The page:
When we write postcards, we take time to stop and reflect. What messages would we send to our future selves? When we finally emerge from our homes following lockdown, what sort of world do we want to live in? Powerful images and messages can ignite change. A multi-disciplinary panel gathered to discuss what they see as inspirational for scientists, governments and communities to take action in response to COVID-19, devastating bushfires, and systemic racism and social unrest. Before the pandemic we were amongst the unbridled fires, lush landscapes were blistering, and communities came together to offer donations and support to rebuild towns that were destroyed. During the pandemic and in lockdown we feel as if we’re in a snow dome. Gaps in wealth, age, sex, age and disability became highlighted and people marched forcefully with thunder in response to social injustice. Once we emerge, we hope to have better communication with scientists and vigorously carve out a new equilibrium.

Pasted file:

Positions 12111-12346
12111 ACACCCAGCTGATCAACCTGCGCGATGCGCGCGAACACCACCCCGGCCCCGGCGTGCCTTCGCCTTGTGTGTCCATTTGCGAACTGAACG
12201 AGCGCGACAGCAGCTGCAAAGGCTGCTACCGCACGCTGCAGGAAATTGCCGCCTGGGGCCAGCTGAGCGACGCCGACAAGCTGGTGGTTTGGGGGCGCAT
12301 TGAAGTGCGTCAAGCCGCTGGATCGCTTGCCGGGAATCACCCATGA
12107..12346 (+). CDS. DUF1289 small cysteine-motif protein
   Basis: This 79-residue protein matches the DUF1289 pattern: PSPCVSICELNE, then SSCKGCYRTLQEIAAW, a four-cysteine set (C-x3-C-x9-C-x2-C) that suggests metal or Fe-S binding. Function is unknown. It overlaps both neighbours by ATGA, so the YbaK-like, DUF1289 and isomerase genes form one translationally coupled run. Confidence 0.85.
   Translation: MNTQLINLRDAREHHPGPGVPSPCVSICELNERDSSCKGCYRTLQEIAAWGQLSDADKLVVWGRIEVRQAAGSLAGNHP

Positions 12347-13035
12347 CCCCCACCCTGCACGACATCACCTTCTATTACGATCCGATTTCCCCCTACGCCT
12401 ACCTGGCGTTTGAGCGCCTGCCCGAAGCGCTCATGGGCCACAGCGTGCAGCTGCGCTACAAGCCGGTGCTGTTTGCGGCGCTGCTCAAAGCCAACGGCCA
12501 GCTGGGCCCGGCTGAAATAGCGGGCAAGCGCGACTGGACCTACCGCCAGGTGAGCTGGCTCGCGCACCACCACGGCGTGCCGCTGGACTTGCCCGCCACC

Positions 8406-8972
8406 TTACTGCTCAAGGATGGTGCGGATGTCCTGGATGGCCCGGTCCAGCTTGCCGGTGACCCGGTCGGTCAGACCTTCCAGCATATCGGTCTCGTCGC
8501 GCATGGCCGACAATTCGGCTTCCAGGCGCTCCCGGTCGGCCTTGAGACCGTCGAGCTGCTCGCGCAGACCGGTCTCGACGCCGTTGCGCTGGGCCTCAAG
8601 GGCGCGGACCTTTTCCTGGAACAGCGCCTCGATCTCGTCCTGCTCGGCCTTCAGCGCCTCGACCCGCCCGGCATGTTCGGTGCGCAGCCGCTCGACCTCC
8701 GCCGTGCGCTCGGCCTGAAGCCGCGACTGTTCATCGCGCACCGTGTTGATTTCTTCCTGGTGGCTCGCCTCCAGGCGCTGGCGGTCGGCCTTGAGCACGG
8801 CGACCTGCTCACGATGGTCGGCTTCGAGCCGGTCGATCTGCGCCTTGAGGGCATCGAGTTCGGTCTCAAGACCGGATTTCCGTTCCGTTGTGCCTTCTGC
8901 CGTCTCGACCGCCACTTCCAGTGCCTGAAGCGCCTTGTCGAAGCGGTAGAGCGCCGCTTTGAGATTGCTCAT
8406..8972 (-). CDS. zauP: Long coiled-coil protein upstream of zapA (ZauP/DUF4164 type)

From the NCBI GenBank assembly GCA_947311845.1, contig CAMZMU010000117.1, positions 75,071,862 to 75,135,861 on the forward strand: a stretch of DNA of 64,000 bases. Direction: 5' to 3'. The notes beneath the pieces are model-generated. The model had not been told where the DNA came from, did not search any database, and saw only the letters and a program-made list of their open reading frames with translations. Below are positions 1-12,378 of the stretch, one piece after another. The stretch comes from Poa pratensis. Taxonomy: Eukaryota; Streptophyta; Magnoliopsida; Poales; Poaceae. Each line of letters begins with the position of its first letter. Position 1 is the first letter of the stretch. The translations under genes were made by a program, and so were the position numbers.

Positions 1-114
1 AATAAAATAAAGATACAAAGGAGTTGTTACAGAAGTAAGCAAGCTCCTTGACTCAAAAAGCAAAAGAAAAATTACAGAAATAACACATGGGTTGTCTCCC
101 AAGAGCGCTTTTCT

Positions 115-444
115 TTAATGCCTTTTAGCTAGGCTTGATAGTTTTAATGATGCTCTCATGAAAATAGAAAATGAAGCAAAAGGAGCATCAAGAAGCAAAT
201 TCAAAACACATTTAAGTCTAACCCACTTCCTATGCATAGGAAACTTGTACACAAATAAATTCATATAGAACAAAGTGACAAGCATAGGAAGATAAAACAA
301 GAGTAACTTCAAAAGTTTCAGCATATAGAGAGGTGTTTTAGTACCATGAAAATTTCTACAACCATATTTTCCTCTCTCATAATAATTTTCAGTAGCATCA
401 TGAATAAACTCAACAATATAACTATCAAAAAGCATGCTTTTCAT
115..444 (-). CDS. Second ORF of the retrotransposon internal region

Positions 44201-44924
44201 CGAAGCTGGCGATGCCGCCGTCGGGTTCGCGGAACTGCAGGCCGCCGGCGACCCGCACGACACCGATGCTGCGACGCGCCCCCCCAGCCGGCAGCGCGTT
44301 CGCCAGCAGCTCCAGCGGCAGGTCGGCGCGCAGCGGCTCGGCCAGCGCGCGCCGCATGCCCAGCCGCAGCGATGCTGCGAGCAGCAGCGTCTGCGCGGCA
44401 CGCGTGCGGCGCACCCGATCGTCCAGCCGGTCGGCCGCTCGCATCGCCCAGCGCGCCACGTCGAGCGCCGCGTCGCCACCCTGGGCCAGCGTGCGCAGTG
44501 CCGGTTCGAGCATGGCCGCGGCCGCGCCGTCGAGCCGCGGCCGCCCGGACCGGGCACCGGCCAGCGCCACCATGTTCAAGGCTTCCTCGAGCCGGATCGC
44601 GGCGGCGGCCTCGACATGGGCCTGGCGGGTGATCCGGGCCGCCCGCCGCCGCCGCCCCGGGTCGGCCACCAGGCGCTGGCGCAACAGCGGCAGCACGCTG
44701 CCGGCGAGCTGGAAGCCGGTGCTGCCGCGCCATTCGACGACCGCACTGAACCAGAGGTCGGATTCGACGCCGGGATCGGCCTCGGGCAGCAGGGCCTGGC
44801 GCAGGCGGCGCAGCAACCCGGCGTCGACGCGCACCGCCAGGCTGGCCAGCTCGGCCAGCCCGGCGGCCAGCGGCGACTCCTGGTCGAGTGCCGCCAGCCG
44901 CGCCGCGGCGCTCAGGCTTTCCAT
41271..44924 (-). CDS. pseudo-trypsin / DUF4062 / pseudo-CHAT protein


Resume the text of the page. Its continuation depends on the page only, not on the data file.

This article from George Hook at Federation University canvasses his extensive collation of clues from historical narratives, maps and surveying techniques to limit the search area for the vantage point where von Guérard sketched the view on which he based his painting of the Kosciuszko massif. Novel use of spatial technology utilising satellite imagery, Global Positioning System (GPS) and Shuttle Radar Topography Mission (SRTM) data, particularly digital elevation models, to locate the actual site is explored, and the topographical accuracy of his sketches evaluated when compared with photographs taken from close to the site. Finally, the potential value of using spatial technology in art history field work is discussed.